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In my database, I would like to encrypt every identifiable piece of information, including the username, such that people with access to the database cannot deduce the actual username (because it could potentially indicate the actual identity of the user).

And, also, users should have the ability to log in.

What would be the best strategy to achieve this?

Currently, I am hashing the username and password together (it's ok that it can never be decrypted). However, this introduces the ability to perform a rainbow table attack (or?).

My next idea would then be to discard a large chunk of the hash -- large enough so that any outcome of a rainbow table attack would become inconclusive. This would of course introduce a higher collision rate, which is undesirable.

Then again, a rainbow table attack would be able to produce a set of candidates, which would not be good.

Are there any other known strategies to this kind of problem?

  • there's is no "best" anything in security, it's all a matter of finding the apropos counter to a specific threat. – dandavis Dec 13 '18 at 17:59
  • Do we also consider that the attacker can also gain access to the application server to steal the encryption keys? – kelalaka Dec 13 '18 at 21:07
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There is a standard solution to defeating rainbow tables: Add a salt to what you are hashing. A salt is a random value which you generate separately for each password hash and store together with that hash.

This, however, requires that you have to know which hash you are checking against (unless you want to try every single entry in your database until you found one which matches, of course. When your solution doesn't need to scale to a large number of accounts, this might be a viable option). So you will need to know which account the user wants to log into before you can check if their password is correct. What you could do is to have three columns in your database:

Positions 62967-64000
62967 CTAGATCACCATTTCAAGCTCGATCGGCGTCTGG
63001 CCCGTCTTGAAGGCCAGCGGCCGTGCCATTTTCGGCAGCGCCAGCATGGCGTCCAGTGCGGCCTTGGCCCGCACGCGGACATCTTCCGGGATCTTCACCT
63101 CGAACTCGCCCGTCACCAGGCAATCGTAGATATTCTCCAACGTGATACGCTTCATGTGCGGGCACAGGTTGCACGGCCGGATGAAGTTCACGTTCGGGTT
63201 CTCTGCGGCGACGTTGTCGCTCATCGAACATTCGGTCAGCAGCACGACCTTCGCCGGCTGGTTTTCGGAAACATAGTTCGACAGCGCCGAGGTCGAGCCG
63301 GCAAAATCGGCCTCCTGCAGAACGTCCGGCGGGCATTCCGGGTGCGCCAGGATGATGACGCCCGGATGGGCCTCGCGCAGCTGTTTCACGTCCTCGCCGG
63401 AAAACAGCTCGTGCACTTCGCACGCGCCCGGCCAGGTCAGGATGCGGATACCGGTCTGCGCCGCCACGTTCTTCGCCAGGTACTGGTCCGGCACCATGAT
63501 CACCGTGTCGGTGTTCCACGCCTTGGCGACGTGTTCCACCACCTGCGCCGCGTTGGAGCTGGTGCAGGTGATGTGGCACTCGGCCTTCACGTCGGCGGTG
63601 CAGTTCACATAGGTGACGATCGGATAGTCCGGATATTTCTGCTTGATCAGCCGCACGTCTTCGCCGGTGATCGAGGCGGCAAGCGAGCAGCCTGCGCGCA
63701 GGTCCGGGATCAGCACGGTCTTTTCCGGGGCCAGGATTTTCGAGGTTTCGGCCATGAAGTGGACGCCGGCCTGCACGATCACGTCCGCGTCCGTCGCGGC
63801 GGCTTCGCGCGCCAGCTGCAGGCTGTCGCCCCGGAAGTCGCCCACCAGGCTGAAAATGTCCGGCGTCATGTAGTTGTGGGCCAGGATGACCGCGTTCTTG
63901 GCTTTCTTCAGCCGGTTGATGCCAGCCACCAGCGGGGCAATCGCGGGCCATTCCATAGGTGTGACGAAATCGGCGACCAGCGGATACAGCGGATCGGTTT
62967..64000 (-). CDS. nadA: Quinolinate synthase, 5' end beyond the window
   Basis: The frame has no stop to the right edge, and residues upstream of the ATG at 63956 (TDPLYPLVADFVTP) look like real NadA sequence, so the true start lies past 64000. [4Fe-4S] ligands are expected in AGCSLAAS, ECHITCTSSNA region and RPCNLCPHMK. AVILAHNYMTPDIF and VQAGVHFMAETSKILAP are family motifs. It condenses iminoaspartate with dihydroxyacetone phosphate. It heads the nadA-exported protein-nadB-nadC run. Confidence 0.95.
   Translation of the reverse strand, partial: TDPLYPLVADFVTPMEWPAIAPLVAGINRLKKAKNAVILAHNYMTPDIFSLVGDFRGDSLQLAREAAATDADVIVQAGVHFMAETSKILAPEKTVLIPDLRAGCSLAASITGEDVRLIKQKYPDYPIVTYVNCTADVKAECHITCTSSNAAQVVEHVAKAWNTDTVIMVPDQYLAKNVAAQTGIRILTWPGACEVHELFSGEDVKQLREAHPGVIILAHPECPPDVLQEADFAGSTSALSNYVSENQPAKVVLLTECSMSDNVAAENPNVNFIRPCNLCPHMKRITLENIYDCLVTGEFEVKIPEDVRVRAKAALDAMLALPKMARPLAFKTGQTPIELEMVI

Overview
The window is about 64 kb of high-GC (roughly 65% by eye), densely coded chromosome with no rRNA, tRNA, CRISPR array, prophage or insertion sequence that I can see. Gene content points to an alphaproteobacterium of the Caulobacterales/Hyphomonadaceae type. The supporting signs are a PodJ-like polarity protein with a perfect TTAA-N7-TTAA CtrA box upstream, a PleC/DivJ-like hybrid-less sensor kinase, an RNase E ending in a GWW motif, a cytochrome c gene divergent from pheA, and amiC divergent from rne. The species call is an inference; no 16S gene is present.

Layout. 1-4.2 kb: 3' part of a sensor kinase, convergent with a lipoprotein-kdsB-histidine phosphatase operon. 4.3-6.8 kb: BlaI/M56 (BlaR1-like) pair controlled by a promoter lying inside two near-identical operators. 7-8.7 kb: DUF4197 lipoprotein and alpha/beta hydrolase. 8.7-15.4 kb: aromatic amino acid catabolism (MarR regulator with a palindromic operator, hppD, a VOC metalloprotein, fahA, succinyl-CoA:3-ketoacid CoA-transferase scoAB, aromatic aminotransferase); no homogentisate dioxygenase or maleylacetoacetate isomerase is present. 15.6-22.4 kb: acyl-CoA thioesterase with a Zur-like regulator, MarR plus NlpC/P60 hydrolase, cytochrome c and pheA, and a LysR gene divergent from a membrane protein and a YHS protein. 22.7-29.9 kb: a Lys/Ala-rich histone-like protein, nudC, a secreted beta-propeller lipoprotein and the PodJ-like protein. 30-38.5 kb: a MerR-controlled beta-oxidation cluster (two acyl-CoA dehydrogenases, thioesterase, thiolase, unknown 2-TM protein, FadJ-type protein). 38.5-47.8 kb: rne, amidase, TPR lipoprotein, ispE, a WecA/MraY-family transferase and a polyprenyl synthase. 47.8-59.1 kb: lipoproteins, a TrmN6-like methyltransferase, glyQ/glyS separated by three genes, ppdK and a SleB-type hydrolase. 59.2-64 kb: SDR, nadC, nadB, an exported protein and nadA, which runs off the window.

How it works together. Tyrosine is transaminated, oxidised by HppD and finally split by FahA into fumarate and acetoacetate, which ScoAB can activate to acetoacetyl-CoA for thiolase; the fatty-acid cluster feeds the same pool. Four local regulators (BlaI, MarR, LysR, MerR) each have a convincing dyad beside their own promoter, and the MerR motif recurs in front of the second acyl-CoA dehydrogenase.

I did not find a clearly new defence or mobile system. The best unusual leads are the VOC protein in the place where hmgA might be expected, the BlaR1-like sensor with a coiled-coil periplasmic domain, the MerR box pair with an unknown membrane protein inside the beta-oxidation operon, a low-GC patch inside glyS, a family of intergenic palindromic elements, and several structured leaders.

hash(username)
salt
hash(password + salt)

When someone tries to log in with the credentials admin : hunter2, you generate the hash of admin. use it to retrieve the salt, calculate the hash of hunter2salt and see if it matches.

Now it is of course possible to brute-force usernames, and do it even faster with a rainbow-table. But usernames should usually not be nearly as sensitive as passwords. You can make that less convenient by using a slow has function and by using a pepper (a salt which is the same for every entry - works against pre-calculated rainbow tables).

  • A salt strategy is good and I will add also a good strategy for key rotation – camp0 Dec 13 '18 at 16:52
  • Of course I know about salts ;) But how would the user get the salt salter on, when logging in, to generate the username hash? That is the logical puzzle here. I need the server to take a username, then to generate something irreversible that it can look up in the database. Thus, it must be deterministic. – HelloWorld Dec 13 '18 at 16:56
  • @HelloWorld I expanded the answer. – Philipp Dec 13 '18 at 17:00
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    There is also another problem you should be aware of: If you don't want to know any usernames, then it might get impossible to check if a newly chosen username is already taken. You can get around that if you want to allow non-unique usernames by design. But it gets awkward if two people with the same username also happen to use the same password. – Philipp Dec 13 '18 at 17:18
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    "In my system, the username should be considered highly sensitive. I want people to be able to remain anonymous." In such case, why even implement usernames to begin with? Using the right password would be what allowed you to log into your nameless account. You may want to have a look at the way 4chan implements this. – Ángel Dec 13 '18 at 21:54
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You should consider that generating rainbow tables (RT) is a really hard work. If someone steals all your base at once, then it'll be much faster to brute force all pairs of username+password he want to check then to generate RT and search against it.

So if you use pepper you shouldn't worry about someone using RT in case he steals all your user hashes. In case he gets the hashes piece by piece (say, he dumps hashes of new users everyday), then in long term the attacker can benefit from generating and using RT.

Pair of username+password has entropy higher then password alone, making RT generation and brute force very hard (if you don't store hash(username) or any other way compromise usernames!). I think I would enforce some (not too strict) password policy and wouldn't worry about RT attack.

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